By Adam Jourdan
SHANGHAI (Reuters) – Walt Disney Co has opened the gates to its first theme park in China, prompting a rush from thousands of gathered Mickey Mouse enthusiasts to be the first to storm Treasure Cove, ride the Roaring Rapids or visit Disney’s tallest castle.
Disney’s largest overseas investment at $5.5 billion, the park is a bet on China’s middle class and booming domestic tourism. The U.S. firm hopes it will offset an otherwise lackluster international theme park business, better known for cash-burning sites such as Euro Disney.
“This is one of the proudest and most exciting moments in the history of the Walt Disney Company,” chief executive Bob Iger said at the official ribbon cutting ceremony on Thursday, where he was flanked by Chinese government officials.
Iger and Chinese Vice Premier Wang Yang read out letters of support from Barack Obama and President Xi Jinping.
Not everything has gone quite to plan though.
The opening gala – meant to be a bonanza of fireworks, live music and dance – was rained off on Wednesday night, while at Disney’s park in Orlando, Florida, a young boy was grabbed by an alligator and killed.
Disney, though, sees China as its biggest opportunity since Walt Disney bought land in Florida in the 1960s for what is now Walt Disney World – the world’s most-visited theme park.
With that in mind, Main Street has been replaced by Mickey Avenue to reduce the feel of Americana while attractions include the Chinese-style Wandering Moon tea house, a Chinese Zodiac-themed garden and a Tarzan musical featuring Chinese acrobats.
Disney estimates 330 million people within a three-hour radius of Shanghai will be able to afford to come to the park: that includes Zhao Qiong, 36, who was one of the first visitors inside the park on Thursday with her 4-year-old daughter.
“Since she was young, my little girl has always loved Disney princesses, so I wanted to bring her to the park to fulfill her dream,” she told Reuters.
The iconic U.S. firm is already expanding the Shanghai site to keep the home crowd keen, in a country where competition from a plethora of local theme parks promises to be fierce.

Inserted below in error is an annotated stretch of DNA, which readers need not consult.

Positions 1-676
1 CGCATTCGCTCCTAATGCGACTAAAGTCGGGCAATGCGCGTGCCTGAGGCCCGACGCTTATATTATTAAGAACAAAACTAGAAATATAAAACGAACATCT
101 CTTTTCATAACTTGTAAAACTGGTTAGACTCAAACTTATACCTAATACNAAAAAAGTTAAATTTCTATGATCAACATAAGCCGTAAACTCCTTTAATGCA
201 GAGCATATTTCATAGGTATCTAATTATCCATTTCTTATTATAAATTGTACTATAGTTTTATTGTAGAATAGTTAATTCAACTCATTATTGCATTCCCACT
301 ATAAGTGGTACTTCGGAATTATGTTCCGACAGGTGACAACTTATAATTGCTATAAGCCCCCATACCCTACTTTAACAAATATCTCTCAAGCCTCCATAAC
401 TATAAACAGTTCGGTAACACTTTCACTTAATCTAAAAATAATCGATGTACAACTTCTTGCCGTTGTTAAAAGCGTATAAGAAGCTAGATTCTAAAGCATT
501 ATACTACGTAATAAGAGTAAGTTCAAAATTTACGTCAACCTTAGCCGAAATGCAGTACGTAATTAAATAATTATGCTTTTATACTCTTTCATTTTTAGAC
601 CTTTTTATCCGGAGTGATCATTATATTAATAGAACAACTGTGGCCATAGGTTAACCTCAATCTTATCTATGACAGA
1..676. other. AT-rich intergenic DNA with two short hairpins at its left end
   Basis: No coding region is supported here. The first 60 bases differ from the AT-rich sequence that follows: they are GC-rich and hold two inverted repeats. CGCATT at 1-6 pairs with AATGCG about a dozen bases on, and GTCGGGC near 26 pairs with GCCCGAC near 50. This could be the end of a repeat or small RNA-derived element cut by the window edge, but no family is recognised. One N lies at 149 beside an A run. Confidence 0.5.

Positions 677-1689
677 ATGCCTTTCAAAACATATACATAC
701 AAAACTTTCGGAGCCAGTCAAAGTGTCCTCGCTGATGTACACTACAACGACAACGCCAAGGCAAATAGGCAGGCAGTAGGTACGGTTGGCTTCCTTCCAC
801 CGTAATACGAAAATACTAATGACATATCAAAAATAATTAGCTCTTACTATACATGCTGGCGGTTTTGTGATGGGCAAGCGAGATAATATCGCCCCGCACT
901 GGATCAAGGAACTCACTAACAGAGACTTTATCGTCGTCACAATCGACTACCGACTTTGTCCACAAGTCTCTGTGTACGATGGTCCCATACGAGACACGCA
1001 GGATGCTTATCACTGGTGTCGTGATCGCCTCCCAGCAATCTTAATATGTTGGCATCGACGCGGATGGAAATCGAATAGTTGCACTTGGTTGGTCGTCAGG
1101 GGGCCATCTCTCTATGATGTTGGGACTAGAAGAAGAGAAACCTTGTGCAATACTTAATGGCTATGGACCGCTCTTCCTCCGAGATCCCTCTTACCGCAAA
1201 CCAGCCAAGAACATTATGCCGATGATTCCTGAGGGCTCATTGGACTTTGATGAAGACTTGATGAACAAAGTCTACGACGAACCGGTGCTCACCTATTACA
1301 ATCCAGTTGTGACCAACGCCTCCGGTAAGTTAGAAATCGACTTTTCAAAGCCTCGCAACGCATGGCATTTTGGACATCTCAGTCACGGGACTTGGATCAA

“There is actually construction going on this week. When we open we will continue the construction to expand what’s on the opening day menu,” said Iger, who first scoped out the seven square kilometer plot in 1999.
“We have plenty of space to do that and we believe we’ve got willing partners … We think we will probably do that sooner rather than later.”
Shanghai Disney could also help lure more consumers to its hit films such as “Zootopia” and “Captain America: Civil War”, which are among the top grossing films in China this year.
Disney, though, is facing intense competition from homegrown parks and domestic cartoon characters. Consumers also have an ambivalent attitude to its products, with some being skeptical about American values overriding Chinese traditions and culture.
Iger received a presidential welcome from Xi Jinping in May, and Disney has been granted “special” trademark protection. But China’s main military newspaper has also warned that “Zootopia”, a story about a rabbit police officer in an animal city, was a tool for spreading U.S. propaganda and ideals.
Furthermore, Disney will have to share the spoils with its joint venture partner state-owned Shendi Group, which has a 57 percent stake – a concession agreed during lengthy negotiations.
Shendi is a consortium controlled by four large government-owned companies: Shanghai Media Group; hotelier Jin Jiang International, controlled by the city of Shanghai; supermarket-to-department store operator Bailian Group, and property developer Lujiazui Development Group.
(Additional reporting by Jiang Xihao, Anita Li and SHANGHAI newsroom; Editing by Edwina Gibbs and Jacqueline Wong)